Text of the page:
Created by 37Signals, the team behind the best-selling book Remote, We Work Remotely was established specifically to offer remote work positions to talented people across the world. The jobs board does not have a sophisticated testing system like Toptal, but it does attract great talent. The site typically attracts technical candidates, so it is a perfect choice for someone looking for a remote developer.
Gun.io is a website that focuses solely on connecting businesses with the best freelance developers. They pride themselves on handpicking only the most skilled and experienced professionals and offering a concierge service to their customers. The team has already applied their model for companies like Amazon.com, Zappos, and Lonely Planet.
Used by companies like Apple, Uber, Hilton, and Amazon, FlexJobs is a large jobs site (there are currently over 30,000 vacancies) that caters specifically to remote and flexible job opportunities. Posting here will place your job vacancy in front of thousands of talented developers specifically looking for remote work opportunities. Unlike Toptal though, FlexJobs does not have a barrier to entry, so you may receive some applications from unsuitable applicants.
Curating the best remote work positions from around the internet, Working Nomads is a tech-focussed remote work jobs board that should also be considered as part of your recruitment plan. Typically visited by those looking for remote work positions in technology and development, Working Nomads is a perfect place to attract a quality remote developer.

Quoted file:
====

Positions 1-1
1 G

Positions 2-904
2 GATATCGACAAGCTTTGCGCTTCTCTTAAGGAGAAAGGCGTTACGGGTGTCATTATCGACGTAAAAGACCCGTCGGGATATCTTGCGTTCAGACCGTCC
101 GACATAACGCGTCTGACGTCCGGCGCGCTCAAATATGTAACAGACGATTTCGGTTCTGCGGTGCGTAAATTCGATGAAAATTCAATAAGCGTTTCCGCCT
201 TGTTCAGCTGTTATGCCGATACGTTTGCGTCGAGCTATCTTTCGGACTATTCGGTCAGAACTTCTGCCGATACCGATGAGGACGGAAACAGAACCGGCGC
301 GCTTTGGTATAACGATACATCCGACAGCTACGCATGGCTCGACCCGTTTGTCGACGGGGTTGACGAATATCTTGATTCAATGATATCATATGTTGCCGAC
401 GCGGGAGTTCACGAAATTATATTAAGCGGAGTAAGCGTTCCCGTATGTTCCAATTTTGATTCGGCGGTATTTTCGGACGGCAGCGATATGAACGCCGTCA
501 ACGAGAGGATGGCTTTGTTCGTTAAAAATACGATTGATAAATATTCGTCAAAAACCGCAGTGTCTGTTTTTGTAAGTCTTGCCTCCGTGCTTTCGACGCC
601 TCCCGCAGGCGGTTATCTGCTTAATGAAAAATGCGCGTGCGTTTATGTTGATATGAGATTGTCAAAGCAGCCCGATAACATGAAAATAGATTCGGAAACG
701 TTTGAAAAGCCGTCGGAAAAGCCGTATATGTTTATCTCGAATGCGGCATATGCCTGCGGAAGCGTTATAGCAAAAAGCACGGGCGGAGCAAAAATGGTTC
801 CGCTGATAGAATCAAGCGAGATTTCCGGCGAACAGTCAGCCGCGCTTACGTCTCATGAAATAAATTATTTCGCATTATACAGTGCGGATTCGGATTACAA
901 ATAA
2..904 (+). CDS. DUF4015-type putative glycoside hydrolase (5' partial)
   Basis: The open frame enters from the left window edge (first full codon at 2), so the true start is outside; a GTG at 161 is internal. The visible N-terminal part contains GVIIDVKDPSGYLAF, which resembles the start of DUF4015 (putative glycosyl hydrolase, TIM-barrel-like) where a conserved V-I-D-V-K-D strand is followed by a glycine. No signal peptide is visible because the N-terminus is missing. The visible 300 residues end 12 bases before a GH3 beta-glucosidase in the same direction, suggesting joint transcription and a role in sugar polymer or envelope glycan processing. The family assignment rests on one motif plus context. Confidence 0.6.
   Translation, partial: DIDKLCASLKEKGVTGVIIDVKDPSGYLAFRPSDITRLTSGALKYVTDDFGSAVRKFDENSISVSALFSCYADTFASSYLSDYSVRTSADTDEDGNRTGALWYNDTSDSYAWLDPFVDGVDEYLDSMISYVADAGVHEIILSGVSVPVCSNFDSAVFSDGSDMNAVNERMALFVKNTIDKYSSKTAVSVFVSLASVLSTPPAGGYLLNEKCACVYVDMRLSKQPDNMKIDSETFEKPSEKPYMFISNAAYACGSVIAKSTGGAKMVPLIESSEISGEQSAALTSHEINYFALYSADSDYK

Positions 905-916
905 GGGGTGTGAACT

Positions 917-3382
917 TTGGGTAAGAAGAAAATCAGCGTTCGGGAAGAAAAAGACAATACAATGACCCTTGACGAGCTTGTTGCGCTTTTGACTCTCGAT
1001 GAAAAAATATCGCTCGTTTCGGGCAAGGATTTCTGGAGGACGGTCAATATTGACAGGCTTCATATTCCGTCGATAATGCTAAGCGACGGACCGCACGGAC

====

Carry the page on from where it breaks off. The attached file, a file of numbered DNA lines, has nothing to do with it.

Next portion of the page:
This site is integral to the role of a developer and provides a place for programmers and developers to help each other out with problems and issues they come across during their work. Because it is such a well-respected and well-visited resource for developers of all abilities, Stack Overflow is a perfect place to advertise your remote developer position and is likely to lead to high-quality applications from qualified and experienced developers.
With a reach of over 400,000 remote workers a month, RemoteOK is a remote work-specific jobs board that leans heavily towards tech and development positions. The majority of its positions are well-paid vacancies for experienced developers, and this has meant that its visitors are talented and knowledgeable.
Connecting talent and companies since 2005, Authentic Jobs describes itself as ‘a job board for designers, hackers, and creative pros’. The site leans heavily towards technical positions, and because of this, a large number of its visitors are good remote developers looking for challenging and rewarding opportunities.
This rising Silicon Valley startup’s hiring marketplace works unlike traditional jobs boards in that companies approach talented people, not the other way around. This means that you can actively seek out the right remote developer for your position and make sure that you get candidates with the qualifications, experience, and expertise that you need for your role. Hired is a more expensive option than other platforms which charge only for job listings, they currently take up to 2% of a candidate’s monthly salary for 24 months, so this option is only viable if you are willing to pay this fee.